Compare values and artifacts

Repeat the process with other groups

Assess the shared assumptions

E. H. Schein, (personal communication November 11, 2004) states that using a

combination of both quantitative and qualitative assessments will net the best results.

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Quantitative tools will establish a baseline, from which problems within the organization can
be identified and rectified. He further concludes that qualitative analysis will help to better
identify an organizations underlying culture, however he cautions that there is no evidence that
culture will change just because you identify it Change will only be successful if incorporated
within a holistic cultural change mechanism, specific to your organizations developmental
Incorporating Assessment Results
Once the tools are in place and the assessment, or assessments are made, how then can
the results be used in the development of a strategic plan? This is research question number four.
Bryson (2004) asserts that the use of environmental assessments afford an organization a
comprehensive analysis of its current situation which forms the basis for strategic issues that can
be addressed in the strategic planning process. Subsequently, identification of organizations
strengths, weaknesses, opportunities and challenges, allows the strategic planning team to utilize
the resulting data in working groups (Bryson; Wallace 1998). Bryson suggests that three groups
be formed around the general component areas of resources (inputs), strategies (processes) and
performance (outputs) to allow for detailed analysis. These groups will then sift through
information gathered and prioritize those issues that can be immediately addressed, and those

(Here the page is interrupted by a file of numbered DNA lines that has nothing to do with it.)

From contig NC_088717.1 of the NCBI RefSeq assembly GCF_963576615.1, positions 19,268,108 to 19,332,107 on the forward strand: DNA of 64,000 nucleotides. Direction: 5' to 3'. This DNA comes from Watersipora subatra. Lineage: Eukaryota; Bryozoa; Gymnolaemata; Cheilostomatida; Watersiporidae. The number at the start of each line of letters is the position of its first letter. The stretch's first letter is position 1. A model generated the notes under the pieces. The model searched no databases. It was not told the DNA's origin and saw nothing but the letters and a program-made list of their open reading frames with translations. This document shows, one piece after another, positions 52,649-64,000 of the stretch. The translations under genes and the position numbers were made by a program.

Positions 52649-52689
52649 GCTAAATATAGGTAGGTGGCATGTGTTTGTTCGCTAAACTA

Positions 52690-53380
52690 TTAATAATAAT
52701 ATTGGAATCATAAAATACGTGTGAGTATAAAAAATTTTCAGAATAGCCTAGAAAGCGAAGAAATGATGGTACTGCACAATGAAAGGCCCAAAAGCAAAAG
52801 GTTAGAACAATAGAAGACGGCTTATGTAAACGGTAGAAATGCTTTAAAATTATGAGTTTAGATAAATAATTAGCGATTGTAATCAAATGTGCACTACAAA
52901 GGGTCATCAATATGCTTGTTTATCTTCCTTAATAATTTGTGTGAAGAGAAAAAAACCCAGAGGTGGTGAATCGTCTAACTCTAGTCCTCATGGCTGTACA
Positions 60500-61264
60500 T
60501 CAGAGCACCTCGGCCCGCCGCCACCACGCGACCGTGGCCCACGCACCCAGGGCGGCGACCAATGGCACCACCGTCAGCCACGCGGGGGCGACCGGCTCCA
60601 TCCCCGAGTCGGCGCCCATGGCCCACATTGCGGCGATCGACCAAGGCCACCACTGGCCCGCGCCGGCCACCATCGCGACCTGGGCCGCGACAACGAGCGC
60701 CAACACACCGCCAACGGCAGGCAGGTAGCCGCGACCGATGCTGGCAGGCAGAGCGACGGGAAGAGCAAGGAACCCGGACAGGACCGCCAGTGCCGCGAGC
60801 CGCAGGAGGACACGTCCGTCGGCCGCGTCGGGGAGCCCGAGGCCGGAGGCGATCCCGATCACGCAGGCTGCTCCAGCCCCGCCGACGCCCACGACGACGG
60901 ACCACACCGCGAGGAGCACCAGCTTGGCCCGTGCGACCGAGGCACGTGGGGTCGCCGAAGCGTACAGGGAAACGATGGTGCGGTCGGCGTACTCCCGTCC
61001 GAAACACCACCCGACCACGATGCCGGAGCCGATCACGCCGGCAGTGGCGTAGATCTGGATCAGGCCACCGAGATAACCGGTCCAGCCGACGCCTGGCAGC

that may need further planning or strategic issues. Goodstein, et al. (1993) found that taking
quick and decisive action on those issues that can readily addressed conveys a powerful message
to the membership of the organizational commitment to the strategic planning process.
The prioritized strategic issues which cannot be immediately addressed are subject to the
next step in the strategic planning process. Dependent upon which model the organization is

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utilizing for the strategic planning process, the data is further scrutinized against the
departments mandates and mission. Bryson (2004 p. 153) and Wallace (1998 p. 123) call this,
Identifying the Strategic Issues of the Organization (Department). Goodstein, et al. (1993)
refers to this process as a gap analysis. They describe the gap analysis as a reality check, that is,
a comparison of the data generated with whatever is required for executing the organizations
strategic plan (p.261). Bryson declares the desired outcome of this step as, the creation of the
organizations strategic agenda (p.155).
Without the proper perspective of the organizations current circumstances through a
detailed assessment process, no real foundation for the development of the strategic plan can be
established (Goodstein et al., 1993). The resulting data is then used as a baseline reference for
the development of future goals and objectives as detailed in the strategic plan.
The final research question to be explored is, What feedback mechanisms are best
suited for dissemination of results? The internal stakeholders must be kept apprised of the
developments that are occurring as a result of their commitment to the strategic planning process.
Goodstein et al. (1993) believe that open communication regarding the planning process is
essential. They describe this policy as maintaining a feedback loop (p.106) whereby
constituents can have access to the on-going planning efforts, and give pertinent response to that
information. Porter et al. (1975) describes a survey-feedback process which involves gathering a
group of respondents for the purpose of completing a survey instrument. Initially the group
discusses the meaning of each of the questions be posed, then individually they provide answers
to each of the questions. After the instrument is scaled, the results are provided to the group for

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further discussion and analysis. Consensus can then be reached on how to proceed on each of the
issues posed.
Wallace (1998 p.121) supports the drafting of a formal written report termed the Internal
Assessment Report. This report would encompass a summary of findings gathered during the
internal assessment process that would be presented to the Fire Chief, and/or the Board of